Security Bank sponsors Exeter youth basketball teams

Wednesday, February 20, 2013
Bank sponsors Exeter program For the fourth consecutive year, Security Bank of Southwest Missouri is serving as a sponsor for Exeter's third through sixth grade basketball program. Pictured above, in the front row, from left, are: Chelldon and Zeb Jones, Cooper Patterson, Jamison Nichols, Dylan Hobbs and Brennan Sorensen. Second row: Michael Gilliland, Logan Rayburn, Macy Barrett, Aubrie Graham, Sarah and Rachel Mattingly, Jolie Mattingly, Aubry Antle, Jared Lee and Peyton Rayburn. Third row: Kenny Nichols, Hank Woods, Trinity Rathbun, Jacob Foster, Jon Horner from Security Bank, Jordan Eagan, Hailey Hobbs, Chad Meyer and Larry Meyer.

Security Bank of Southwest Missouri once again served as a sponsor for Exeter's third through sixth grade basketball program. The sponsorship, which has been provided since the program began four years ago, helped organizers pay for player T-shirts and medals of accomplishment, which were distributed at the end of the season.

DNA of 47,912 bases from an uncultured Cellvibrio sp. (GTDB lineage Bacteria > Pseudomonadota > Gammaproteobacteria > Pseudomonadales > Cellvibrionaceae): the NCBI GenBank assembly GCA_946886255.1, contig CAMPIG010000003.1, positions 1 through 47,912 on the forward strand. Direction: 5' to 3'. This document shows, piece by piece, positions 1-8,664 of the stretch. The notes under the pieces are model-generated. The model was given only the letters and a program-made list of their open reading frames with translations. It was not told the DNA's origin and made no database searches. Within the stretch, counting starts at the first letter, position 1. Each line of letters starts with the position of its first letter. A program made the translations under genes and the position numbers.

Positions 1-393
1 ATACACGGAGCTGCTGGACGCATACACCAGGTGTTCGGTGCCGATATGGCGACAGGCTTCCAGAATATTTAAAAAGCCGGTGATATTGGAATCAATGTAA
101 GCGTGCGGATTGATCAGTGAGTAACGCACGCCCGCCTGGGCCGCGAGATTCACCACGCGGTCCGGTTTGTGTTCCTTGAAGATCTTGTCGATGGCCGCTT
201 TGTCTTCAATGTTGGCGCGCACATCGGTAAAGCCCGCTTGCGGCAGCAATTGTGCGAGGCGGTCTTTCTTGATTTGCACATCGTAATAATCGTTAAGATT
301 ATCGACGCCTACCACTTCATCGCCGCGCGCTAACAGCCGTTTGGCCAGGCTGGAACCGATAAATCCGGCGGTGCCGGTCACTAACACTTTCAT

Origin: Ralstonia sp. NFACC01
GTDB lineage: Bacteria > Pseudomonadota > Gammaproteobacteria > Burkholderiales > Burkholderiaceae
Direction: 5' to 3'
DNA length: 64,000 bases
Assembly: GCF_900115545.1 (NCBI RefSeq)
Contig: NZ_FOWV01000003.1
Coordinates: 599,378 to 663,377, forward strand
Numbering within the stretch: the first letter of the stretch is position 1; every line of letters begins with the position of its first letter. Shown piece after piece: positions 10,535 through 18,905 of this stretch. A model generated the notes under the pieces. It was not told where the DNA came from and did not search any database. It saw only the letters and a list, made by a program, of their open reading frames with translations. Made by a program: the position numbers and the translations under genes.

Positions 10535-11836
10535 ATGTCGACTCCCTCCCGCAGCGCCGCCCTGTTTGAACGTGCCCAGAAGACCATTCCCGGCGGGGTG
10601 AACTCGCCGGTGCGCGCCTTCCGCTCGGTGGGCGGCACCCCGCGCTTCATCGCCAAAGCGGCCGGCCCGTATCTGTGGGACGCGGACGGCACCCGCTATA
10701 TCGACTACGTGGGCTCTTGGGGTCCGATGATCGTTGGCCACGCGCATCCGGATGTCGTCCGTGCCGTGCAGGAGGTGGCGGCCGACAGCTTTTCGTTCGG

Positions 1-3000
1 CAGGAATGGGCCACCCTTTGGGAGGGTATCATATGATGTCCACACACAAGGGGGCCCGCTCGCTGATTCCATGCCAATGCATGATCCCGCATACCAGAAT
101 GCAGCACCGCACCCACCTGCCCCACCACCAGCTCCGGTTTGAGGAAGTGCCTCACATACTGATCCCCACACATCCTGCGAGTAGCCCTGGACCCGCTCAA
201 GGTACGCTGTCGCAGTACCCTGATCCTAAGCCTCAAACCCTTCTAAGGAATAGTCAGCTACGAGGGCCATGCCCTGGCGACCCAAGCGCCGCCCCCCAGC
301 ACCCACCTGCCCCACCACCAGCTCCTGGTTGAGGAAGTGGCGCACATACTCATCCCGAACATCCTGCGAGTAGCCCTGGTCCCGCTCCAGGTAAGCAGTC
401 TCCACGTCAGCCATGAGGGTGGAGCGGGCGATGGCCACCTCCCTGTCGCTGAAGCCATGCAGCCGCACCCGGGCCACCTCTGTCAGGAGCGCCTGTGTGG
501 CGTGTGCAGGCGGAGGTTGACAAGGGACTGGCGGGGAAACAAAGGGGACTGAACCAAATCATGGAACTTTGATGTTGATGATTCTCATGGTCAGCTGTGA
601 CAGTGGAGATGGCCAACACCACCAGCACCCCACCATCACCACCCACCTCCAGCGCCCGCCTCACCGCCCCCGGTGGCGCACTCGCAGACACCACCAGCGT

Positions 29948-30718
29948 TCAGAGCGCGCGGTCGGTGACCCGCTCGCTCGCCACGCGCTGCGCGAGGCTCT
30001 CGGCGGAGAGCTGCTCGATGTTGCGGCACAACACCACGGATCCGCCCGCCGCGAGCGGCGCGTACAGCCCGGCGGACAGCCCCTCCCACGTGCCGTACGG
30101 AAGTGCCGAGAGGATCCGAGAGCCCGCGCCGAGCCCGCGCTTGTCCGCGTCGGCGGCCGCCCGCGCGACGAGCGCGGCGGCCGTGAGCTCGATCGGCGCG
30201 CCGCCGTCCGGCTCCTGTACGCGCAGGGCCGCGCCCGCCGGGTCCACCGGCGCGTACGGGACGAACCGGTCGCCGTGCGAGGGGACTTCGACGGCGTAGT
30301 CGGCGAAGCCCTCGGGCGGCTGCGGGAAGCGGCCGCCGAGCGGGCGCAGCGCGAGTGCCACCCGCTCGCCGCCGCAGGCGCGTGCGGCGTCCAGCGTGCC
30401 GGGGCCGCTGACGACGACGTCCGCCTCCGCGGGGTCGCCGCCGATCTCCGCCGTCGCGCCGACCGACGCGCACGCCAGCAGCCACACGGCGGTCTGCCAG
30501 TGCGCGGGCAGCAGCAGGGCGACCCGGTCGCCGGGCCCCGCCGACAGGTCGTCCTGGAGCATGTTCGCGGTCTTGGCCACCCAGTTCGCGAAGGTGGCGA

Exeter's youth basketball program began in the Southwest Division, which is organized in Pierce City, but over the last two years, the team has had the opportunity to play for the Southwest League, which is organized by Stephanie Heman, of Webb City.

In addition to Exeter, the league includes Cassville, Crane, Purdy, Monett, Verona, Aurora Christian Academy, Mt. Vernon and Wheaton.

"Due to our small size, we start recruiting students as early as second grade," said Larry Meyer, who helps organize the Exeter program. "Several years ago, we started this league to give our students a chance to get physically fit for the fifth and sixth grade school season. The program does not turn away children who cannot pay. We are backed by local companies like Security Bank and Eagan Supply."

Since the program began, it has attracted between 26 and 40 students each year.

"We carry insurance on every player, supply each student with a shirt and award end-of-the-year medals of accomplishment," said Meyer. "We feel programs like this are what keep kids in school and focused on their futures. If we have programs that keep kids interested in activities, we have better chances of keeping them in school."

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